Our community understands that, as all other Americans, Jews have a profound and direct stake in the war on terrorism.     As part of a global community that has been a target of hatred and attacks, we recognize that the safety of our society requires the physical security that government is created to provide.  Events in recent years have demonstrated the need to combat terrorism aggressively, and to provide law enforcement with the tools to tackle this complex threat.  Of equal importance is that the debate surrounding the war on terrorism and how it impacts individual liberties be focused, informed, and free from unnecessary invective.  

Most Americans want to maximize both security and civil liberties.  Members of the law enforcement community have stated an interest in further calibrating their anti-terrorism efforts so as to honor their commitment to civil liberties.  Some civil libertarians recognize that much of the USA PATRIOT Act is appropriate and does not unnecessarily conflict with civil liberties.  Security and the protection of civil liberties are not mutually exclusive. It is reasonable for Americans to expect to be secure from both physical harm and violations of their individual liberties.  

Many of the actions taken by Congress, the Administration, and law enforcement in the aftermath of the September 11th attacks represent reasonable responses to the terrorist threat.  Other actions have generated controversy because of their impact on civil liberties.  While some of these problems have arisen as a result of the enactment of the USA PATRIOT Act, many have resulted from the implementation or interpretation of laws that were already on the books, or in some instances, from actions undertaken with legal authority that some consider inadequate.  These include the use of enemy combatant status, expanded and secret detention, and provisions allowing, without court approval, eavesdropping on attorney-client conversations of suspected terrorists.

The USA PATRIOT Act, however, does, contain several provisions that potentially infringe on civil liberties.  They include provisions authorizing “sneak and peek” searches allowing federal agents to search Americans’ homes without notifying them for an indeterminate period.  Also of concern are Section 215 which allows law enforcement to access a wide array of personal information such as medical, business, library, education, and genetic records without cause; and Section 505 concerning National Security Letters, which allow the FBI to obtain confidential information from a person’s telephone company and internet service providers, banks, and credit reporting agencies by claiming only that such information is sought for an “ongoing investigation, and allows the FBI to do so without court oversight at any stage of the investigation.  All Section 215 orders include a permanent gag order, prohibiting any one who has been served with a such an order from ever revealing this fact.   JCPA reiterates its concern (adopted 2002 Plenum) regarding the indefinite detention, without judicial review, of non-citizens who are certified by the Attorney General as suspected terrorists, whether or not they are criminally charged.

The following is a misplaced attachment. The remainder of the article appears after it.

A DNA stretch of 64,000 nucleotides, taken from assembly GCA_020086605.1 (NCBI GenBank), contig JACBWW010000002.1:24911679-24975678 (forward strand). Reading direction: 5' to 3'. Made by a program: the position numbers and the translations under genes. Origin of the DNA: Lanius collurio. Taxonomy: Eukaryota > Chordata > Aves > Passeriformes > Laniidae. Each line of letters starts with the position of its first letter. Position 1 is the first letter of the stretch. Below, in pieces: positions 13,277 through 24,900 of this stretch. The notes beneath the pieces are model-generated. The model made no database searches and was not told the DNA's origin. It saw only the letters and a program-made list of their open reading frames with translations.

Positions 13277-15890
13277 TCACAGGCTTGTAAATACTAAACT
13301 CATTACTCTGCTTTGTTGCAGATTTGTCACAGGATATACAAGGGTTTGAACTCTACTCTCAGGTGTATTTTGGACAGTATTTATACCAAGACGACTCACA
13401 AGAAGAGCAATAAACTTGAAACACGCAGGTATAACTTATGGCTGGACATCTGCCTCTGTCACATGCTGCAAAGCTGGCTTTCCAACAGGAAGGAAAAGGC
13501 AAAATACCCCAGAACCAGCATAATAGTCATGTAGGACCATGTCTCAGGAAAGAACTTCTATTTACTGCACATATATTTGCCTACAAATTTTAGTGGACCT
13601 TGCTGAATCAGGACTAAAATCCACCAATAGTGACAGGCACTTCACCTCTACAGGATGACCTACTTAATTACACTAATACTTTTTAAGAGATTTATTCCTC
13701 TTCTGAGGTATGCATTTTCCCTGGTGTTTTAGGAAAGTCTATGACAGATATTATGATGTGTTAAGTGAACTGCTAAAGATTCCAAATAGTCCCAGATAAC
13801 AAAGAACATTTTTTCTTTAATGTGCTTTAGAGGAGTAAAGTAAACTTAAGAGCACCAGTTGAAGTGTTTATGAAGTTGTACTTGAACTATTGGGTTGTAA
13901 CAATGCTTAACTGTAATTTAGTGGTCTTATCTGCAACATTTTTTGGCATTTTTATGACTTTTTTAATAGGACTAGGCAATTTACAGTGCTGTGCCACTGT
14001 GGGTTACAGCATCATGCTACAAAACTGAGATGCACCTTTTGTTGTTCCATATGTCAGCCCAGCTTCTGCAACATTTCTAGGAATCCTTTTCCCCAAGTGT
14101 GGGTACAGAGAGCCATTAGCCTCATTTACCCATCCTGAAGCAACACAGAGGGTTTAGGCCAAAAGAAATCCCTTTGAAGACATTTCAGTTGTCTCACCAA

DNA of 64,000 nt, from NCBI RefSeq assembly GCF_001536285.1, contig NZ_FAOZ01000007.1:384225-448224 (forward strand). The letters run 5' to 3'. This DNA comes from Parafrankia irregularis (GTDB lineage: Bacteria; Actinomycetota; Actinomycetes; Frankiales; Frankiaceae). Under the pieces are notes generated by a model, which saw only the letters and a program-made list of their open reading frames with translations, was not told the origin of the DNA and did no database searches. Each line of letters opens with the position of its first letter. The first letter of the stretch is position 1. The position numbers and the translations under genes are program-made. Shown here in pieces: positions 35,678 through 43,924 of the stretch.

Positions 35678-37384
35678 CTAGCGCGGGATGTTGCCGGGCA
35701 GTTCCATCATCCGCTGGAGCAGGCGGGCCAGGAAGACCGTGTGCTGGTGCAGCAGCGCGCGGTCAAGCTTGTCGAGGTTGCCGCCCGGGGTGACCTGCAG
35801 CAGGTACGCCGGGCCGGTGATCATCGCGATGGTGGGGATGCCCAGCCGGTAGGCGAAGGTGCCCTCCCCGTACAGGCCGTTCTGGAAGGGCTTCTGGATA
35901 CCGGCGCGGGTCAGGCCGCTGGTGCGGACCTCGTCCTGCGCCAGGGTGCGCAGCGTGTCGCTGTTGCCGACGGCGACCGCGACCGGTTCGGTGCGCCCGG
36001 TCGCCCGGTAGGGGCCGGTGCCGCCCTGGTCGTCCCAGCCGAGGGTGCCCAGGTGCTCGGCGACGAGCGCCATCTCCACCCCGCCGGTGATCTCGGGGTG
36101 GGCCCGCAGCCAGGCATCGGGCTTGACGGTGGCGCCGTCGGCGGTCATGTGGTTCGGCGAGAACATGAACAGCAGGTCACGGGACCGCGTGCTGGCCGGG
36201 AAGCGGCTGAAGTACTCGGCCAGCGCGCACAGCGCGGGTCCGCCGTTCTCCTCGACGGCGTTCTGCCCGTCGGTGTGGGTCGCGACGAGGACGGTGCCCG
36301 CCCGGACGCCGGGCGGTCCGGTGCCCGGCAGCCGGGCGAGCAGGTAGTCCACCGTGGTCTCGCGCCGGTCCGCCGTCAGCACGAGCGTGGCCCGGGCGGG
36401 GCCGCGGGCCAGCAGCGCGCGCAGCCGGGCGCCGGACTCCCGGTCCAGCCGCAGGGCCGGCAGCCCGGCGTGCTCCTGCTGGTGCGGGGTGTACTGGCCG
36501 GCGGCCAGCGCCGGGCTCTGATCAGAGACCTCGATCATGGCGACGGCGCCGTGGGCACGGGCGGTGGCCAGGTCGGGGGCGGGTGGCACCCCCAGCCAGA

The JCPA believes:

The community relations field should:


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